Malaysia to support twin-city concept in South

Malaysia to support twin-city concept in South

Malaysia to support twin-city concept in South

In an effort to boost the economy, the government will work with Malaysia to encourage the twin-city strategy in the deep north.

A meeting co-hosted by Deputy Prime Minister and Commerce Minister Phumtham Wechayachai just sat down to discuss the progress being made in developing Malaysia’s five southern provinces, including mini cities.

In an effort to promote peace, he claimed the initiative intends to change conflict-torn provinces into trade centers.

Thailand and Malaysia will collaborate to accomplish five objectives as part of the action, according to Mr. Phumtham.

The primary objective is to establish a business agreement between the two nations, with an emphasis on boosting agricultural product selling and lifting bilateral trade restrictions.

In the southern region, the walk is anticipated to increase the supply of money plants and cattle farm products.

The second objective is to expand kosher business opportunities in Malaysia for Thai landowners and business owners.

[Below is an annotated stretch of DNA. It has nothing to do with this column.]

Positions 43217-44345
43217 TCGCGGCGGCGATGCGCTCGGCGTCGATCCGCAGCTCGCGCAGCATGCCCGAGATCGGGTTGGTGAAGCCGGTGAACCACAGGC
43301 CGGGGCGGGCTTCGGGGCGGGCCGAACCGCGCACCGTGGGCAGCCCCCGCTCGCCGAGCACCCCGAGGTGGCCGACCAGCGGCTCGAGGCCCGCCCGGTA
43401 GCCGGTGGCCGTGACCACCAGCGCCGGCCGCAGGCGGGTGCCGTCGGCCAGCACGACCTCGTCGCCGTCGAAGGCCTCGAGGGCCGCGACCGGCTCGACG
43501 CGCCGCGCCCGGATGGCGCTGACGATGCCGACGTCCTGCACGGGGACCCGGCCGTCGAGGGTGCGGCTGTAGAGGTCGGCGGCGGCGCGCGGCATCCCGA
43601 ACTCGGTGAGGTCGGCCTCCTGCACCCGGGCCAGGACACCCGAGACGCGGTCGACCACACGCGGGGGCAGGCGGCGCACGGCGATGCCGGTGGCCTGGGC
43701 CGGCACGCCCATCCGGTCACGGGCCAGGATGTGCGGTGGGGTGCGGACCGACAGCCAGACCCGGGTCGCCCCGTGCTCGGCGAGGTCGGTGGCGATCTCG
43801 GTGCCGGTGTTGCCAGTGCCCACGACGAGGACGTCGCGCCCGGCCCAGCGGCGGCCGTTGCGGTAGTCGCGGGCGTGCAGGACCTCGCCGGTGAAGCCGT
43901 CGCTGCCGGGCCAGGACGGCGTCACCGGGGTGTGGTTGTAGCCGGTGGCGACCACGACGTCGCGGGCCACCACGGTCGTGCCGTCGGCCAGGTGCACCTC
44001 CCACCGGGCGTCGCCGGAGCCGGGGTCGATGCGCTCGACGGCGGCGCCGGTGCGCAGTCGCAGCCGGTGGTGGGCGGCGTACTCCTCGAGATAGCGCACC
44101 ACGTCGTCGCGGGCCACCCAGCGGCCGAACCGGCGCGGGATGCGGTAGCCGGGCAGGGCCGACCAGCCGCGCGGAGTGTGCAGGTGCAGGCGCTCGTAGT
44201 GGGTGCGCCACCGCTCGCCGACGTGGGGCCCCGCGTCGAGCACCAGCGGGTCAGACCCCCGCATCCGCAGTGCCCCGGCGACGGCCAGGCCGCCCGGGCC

A Thai meal festival will be held each month as part of the program.

To facilitate trade between the two nations, the next objective is to establish a thorough Thailand-Malaysia trade center.

Following a stoppage of industry due to the Covid-19 pandemic, the third goal is to begin trade in the province of Satun near the Malaysian border.

The second purpose is to form a creative activity power between Malaysia’s Ministry of Investment, Trade and Industry and Thailand’s Commerce Ministry to pull the initiative.

Under this mini- city initiative, five southwestern Thai provinces of Satun, Songkhla, Yala, Pattani and Narathiwat may be paired with five Indonesian states, especially Perlis, Kedah, Perak, Terengganu and Kelantan, both, said Mr Phumtham. The secretary also provided an update on the development of the following border crossing crossing the Sungai Kolok River, which did connect Kelantan and Narathiwat.

He claimed that Thailand has allocated 160 million baht to the project, and that the bridge will be constructed to resemble a kolae ( a traditional Malay fishing boat ).

The project’s ongoing environmental impact assessment ( EIA ) is expected to be completed in September, while the project itself is expected to be approved next month, said Mr Phumtham.